The Adventures of Cindy Li
Are you ready to freelance?
June 20 , 2009
Once upon a time
I appeared on the “50 Best Female Web Designers around the world” list. It’s an honor to be recognized on this list but as a freelancer you still have to work really hard to get the word out that you’re available. It’s great publicity but it doesn’t guarantee you to bring home the bacon (who doesn’t love bacon?).
I am freelancing and am available for work (feel free to contact me). I hope this article will help other freelancers and I’ve intereviewed some other freelancers for their tips. I’ve had over 10 years of experience in large companies, startups and even designing brands for other professionals. As I get back into freelancing again I’d like to share what I’ve learned and I’ve also collected some tips from other freelancers.
Look at your savings account. Make sure you have enough for at least a few months or even 6 to cover when clients don’t pay on time. It does happen more often than you’d imagine. Plus contracts sometimes end abruptly and that income you were counting on just isn’t going to be there til you land another client. Clients also delay because they are trigger shy due to economy, or other factors that have nothing to do with you. Yes, you may have to sit through a round of its us not you. :P
- If you are disciplined save money for taxes by using Quicken or some financial software.
- If you are not disciplined or get easily confused by tax forms. Speak to an accountant to figure out what taxes you will owe in each quarter. It’s called estimated taxes. Do it or pay later (possibly a lot more money because of interest later).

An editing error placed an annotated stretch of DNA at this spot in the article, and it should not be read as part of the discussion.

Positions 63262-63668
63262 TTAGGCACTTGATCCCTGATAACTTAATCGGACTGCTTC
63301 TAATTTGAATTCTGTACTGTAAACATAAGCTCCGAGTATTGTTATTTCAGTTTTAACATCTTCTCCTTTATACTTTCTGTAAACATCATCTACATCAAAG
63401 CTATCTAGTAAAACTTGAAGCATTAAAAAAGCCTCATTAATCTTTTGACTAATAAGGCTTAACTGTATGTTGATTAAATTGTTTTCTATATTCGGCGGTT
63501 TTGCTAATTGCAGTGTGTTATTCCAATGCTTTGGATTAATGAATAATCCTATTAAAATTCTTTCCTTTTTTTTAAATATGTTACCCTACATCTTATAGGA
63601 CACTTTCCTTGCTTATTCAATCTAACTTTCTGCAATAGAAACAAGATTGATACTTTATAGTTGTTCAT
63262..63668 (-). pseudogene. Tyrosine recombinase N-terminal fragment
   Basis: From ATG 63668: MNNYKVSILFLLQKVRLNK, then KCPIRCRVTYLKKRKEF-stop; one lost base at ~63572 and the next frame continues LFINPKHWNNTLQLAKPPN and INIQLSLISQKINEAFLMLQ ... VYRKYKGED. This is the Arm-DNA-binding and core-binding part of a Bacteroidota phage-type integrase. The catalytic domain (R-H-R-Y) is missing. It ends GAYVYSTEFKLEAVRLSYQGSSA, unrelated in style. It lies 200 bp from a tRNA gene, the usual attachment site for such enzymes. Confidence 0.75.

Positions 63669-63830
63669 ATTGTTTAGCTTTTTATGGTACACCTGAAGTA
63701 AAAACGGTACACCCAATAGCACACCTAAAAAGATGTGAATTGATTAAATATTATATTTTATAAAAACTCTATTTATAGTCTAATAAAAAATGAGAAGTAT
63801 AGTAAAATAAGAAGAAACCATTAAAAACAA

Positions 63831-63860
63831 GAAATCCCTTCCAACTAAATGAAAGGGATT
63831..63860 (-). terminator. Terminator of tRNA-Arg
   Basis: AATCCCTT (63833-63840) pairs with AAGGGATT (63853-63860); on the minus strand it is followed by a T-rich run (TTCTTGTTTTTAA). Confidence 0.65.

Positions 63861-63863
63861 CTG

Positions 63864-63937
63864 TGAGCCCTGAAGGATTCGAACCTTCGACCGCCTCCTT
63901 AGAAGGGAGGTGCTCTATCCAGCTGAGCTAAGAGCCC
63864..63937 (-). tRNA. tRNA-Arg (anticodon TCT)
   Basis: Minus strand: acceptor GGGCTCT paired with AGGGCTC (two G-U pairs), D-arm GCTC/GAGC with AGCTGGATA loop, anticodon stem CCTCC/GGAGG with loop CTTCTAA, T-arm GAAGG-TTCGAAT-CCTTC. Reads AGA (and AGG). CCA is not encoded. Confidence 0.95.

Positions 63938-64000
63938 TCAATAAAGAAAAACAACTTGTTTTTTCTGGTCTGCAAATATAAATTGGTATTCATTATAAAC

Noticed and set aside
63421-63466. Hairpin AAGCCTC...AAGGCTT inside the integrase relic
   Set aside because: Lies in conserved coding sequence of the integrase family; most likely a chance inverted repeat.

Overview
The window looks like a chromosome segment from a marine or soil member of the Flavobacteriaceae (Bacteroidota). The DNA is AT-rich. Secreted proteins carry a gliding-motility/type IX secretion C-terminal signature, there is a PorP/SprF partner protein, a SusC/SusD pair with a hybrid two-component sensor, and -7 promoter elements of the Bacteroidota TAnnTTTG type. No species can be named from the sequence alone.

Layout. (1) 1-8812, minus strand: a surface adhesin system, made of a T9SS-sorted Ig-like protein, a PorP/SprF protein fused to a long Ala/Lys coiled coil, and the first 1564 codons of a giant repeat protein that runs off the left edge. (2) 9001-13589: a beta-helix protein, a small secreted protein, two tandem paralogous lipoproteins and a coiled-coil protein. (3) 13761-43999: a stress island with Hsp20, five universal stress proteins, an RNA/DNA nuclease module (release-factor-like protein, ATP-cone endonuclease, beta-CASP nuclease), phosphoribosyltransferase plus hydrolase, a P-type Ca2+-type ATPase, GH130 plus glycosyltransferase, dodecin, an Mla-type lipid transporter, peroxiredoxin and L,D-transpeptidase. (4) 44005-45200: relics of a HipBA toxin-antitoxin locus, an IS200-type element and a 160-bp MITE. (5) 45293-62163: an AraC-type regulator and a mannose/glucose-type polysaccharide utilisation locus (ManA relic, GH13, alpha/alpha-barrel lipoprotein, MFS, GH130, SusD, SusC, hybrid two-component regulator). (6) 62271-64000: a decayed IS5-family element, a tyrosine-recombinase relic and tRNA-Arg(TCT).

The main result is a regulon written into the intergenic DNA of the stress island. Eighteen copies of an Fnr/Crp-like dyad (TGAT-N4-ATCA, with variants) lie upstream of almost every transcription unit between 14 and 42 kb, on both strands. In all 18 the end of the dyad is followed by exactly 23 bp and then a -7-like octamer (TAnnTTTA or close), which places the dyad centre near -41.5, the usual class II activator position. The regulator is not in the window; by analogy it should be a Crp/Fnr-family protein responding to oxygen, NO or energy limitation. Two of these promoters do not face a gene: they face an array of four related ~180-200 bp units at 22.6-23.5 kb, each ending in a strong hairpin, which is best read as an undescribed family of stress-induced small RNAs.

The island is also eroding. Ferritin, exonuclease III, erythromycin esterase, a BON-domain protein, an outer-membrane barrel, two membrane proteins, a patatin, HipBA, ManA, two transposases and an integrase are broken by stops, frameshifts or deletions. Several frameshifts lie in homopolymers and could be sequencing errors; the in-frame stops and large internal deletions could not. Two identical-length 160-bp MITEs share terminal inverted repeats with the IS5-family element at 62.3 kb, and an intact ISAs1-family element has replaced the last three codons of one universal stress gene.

This is not the time to skimp. I know your sitting there thinking that your healthy, young and nothing will happen. Think again. If you could save the thousands of dollars to pay for it “if” you got ill. You would have already done so. If you are freelancing you can deduct it.
Go with a major insurance company. It’s easier and they will be less likely of denying your insurance claim vs a small company. When I was researching insurance companies I even figured out that a small time insurance company formed an independent contractor association so that they could scam money out of people. If it seems like too good of a deal it is.
Getting the word out
How do you get the word out?
- You start by telling friends, colleagues, and Twitter of course.
- Redesign your site.
- Redo your resume, LinkedIn, and whatever forum you are on to let people know you are freelancing.
- Join some groups on-line that need freelancers
- Don’t do spec work. It devalues our business. Your mechanic won’t even look at your car for free so why should you do the same? The AIGA (American Institute of Graphic Arts) even has an article no spec work. a No!Spec website that has more information.
- Always carry your business cards with you remember that American Express saying, Don’t leave home without it.
A fellow consultant, Thomas Vander Wal (he consults on strategy, mentoring, interaction design and project management) suggests, “Getting involved with user groups/meet ups with potential clients. Don’t just hang around other design freelancers.Mingle. Meet-up is a good place to link to. Make friends with developers, project managers, marketing, etc. They need your help and convince them of it.”